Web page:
How Radhika Apte went for the 'weirdest and most daring' roles in 2018 — and aced them all
Radhika Apte is one of a clutch of contemporary actresses that hold content above screen size or narrative length.
It would be a tough competition to decide in which year Radhika Apte was more “omnipresent”: 2015 or 2018.
Three years ago she played big and small roles in a variety of films: Badlapur, Hunterrr, Lion, Manjhi: The Mountain Man, Kaun Kitney Paani Mein, Parched and X: Past is Present (not mentioning her short film appearances). But this year, with the addition of web series, Apte clocked in another six releases.
Her three Netflix releases (Lust Stories, Sacred Games and Ghoul) spawned a tongue-in-cheek social media campaign on her omnipresence, spun around her back-to-back releases.
This year has been about blending mass entertainment with new platforms. At the top of the year, Apte covered her head with a sari and played Gayatri in Padman. In Lust Stories, she chattered away explaining Kalindi’s complicated view of relationships. As Anjali she embarked on a dangerous investigation in Sacred Games. The dystopian horror, Ghoul, pivoted around military officer Nida. As Sophie in Andhadhun, she played a simple girl who takes things on face value whereas in Baazaar, the stockbroker Priya was anything but naïve and simple.
Apte and I meet towards the end of this year. She’s preparing to leave for a month-long break to England. When I remark on the rich year she’s had, her reaction is unexpected. Instead of a big smile of delight she rued, “I didn't feel it at all. I know I had six releases this year, and all of them were successful, but I didn't think about it like that because I have hardly worked this year. I mostly did promotions and I shot for two films. Don’t get me wrong—I have worked everyday, but I have hardly done what I like, which is being on set.”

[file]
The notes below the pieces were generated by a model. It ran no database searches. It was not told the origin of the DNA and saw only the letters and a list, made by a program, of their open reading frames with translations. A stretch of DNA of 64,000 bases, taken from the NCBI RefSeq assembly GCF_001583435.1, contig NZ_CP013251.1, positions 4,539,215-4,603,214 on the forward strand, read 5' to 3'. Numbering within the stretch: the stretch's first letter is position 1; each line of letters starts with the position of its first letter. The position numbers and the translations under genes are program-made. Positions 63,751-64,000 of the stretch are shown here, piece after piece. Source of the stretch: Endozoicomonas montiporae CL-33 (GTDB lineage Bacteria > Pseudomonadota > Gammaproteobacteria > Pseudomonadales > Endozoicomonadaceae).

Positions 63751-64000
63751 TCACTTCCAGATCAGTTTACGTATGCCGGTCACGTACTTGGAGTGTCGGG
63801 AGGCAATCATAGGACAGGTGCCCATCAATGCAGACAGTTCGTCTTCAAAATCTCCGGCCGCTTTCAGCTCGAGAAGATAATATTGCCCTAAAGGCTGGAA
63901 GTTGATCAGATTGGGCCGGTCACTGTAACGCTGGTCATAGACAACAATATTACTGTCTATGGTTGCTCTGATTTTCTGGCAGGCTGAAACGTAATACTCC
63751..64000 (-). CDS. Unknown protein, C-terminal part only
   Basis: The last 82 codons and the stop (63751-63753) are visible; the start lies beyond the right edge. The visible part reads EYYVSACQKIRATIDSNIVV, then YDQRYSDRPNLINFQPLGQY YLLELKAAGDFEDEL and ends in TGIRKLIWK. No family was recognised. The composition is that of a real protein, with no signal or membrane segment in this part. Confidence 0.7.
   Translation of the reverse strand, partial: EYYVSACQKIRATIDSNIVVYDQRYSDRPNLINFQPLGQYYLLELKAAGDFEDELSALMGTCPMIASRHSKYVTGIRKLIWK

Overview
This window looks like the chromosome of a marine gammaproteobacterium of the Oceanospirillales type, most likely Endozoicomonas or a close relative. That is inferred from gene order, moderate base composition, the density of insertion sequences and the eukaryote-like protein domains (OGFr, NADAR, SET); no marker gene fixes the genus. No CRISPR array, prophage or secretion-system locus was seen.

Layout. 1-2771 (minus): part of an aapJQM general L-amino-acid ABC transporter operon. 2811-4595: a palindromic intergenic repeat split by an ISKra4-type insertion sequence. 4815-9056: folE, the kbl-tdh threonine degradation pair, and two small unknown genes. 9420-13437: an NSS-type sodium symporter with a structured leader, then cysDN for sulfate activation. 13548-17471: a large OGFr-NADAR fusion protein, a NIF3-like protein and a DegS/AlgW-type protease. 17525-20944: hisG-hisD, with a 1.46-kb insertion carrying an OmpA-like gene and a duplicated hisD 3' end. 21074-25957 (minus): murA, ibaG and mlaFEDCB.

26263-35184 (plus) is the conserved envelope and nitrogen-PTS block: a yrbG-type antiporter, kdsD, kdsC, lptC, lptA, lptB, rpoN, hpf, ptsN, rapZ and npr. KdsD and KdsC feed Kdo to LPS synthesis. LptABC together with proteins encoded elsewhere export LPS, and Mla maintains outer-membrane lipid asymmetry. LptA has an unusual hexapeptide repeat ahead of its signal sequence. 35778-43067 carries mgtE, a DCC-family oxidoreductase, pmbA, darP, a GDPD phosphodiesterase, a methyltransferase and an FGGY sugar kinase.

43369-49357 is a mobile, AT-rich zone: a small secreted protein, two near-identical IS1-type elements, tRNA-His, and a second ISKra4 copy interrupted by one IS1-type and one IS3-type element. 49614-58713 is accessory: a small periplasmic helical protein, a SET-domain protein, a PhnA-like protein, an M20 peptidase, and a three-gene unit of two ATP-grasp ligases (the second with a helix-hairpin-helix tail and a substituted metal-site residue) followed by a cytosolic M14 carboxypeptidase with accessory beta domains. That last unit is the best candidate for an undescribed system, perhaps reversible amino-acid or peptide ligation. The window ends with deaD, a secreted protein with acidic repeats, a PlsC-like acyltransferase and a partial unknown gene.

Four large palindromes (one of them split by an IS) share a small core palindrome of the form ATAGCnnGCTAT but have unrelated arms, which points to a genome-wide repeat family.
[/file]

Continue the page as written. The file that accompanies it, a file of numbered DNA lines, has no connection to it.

The two films she did shoot were international productions. Michael Winterbottom’s The Wedding Guest and an untitled war film about three women, in which she plays the spy Noor Inayat Khan. “I play one of the three women but it’s not the main character. The toughest part was that I had to speak in French — a language I don't know. So it was very difficult,” she said.
Apte is one of a clutch of contemporary actresses that holds content above screen size or narrative length. She’s delivered memorable performances in short films, web series and feature length films too. Director of Baazaar, Gauravv K. Chawla believes she is unafraid to dabble in different mediums, languages and types of film.
“While others say they are happy to do content over any medium (as long as the character is great), she is actually proving it. From short films to Netflix series, from international films, to commercial Bollywood and regional films, she is doing it all and that is what differentiates her from her peers,” he said.
Apte agreed that the project matters more than the platform or language. “I think the greatest advantage of 2018 was that all the releases were successful and every part was drastically different from the next. Padman and Baazaar were polar opposites. Ghoul and Sacred Games were also completely differently,” she said.